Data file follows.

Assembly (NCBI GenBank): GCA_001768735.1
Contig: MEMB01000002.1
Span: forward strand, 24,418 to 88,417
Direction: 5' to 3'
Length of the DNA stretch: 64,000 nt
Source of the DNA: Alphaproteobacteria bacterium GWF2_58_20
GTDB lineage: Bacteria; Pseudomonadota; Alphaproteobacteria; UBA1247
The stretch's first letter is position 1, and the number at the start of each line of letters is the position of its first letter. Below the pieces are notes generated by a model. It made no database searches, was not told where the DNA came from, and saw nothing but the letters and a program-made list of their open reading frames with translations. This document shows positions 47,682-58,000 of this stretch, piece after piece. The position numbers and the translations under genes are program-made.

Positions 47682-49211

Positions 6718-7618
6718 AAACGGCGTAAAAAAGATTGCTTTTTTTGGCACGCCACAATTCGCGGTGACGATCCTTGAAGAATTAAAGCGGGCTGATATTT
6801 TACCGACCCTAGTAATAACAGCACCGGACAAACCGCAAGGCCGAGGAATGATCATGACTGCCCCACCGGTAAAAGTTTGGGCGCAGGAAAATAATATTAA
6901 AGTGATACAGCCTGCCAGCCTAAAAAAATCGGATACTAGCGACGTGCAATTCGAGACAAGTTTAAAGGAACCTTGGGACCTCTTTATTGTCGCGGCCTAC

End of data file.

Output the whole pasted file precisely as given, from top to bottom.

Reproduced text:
Assembly (NCBI GenBank): GCA_001768735.1
Contig: MEMB01000002.1
Span: forward strand, 24,418 to 88,417
Direction: 5' to 3'
Length of the DNA stretch: 64,000 nt
Source of the DNA: Alphaproteobacteria bacterium GWF2_58_20
GTDB lineage: Bacteria; Pseudomonadota; Alphaproteobacteria; UBA1247
The stretch's first letter is position 1, and the number at the start of each line of letters is the position of its first letter. Below the pieces are notes generated by a model. It made no database searches, was not told where the DNA came from, and saw nothing but the letters and a program-made list of their open reading frames with translations. This document shows positions 47,682-58,000 of this stretch, piece after piece. The position numbers and the translations under genes are program-made.

Positions 47682-49211

Positions 6718-7618
6718 AAACGGCGTAAAAAAGATTGCTTTTTTTGGCACGCCACAATTCGCGGTGACGATCCTTGAAGAATTAAAGCGGGCTGATATTT
6801 TACCGACCCTAGTAATAACAGCACCGGACAAACCGCAAGGCCGAGGAATGATCATGACTGCCCCACCGGTAAAAGTTTGGGCGCAGGAAAATAATATTAA
6901 AGTGATACAGCCTGCCAGCCTAAAAAAATCGGATACTAGCGACGTGCAATTCGAGACAAGTTTAAAGGAACCTTGGGACCTCTTTATTGTCGCGGCCTAC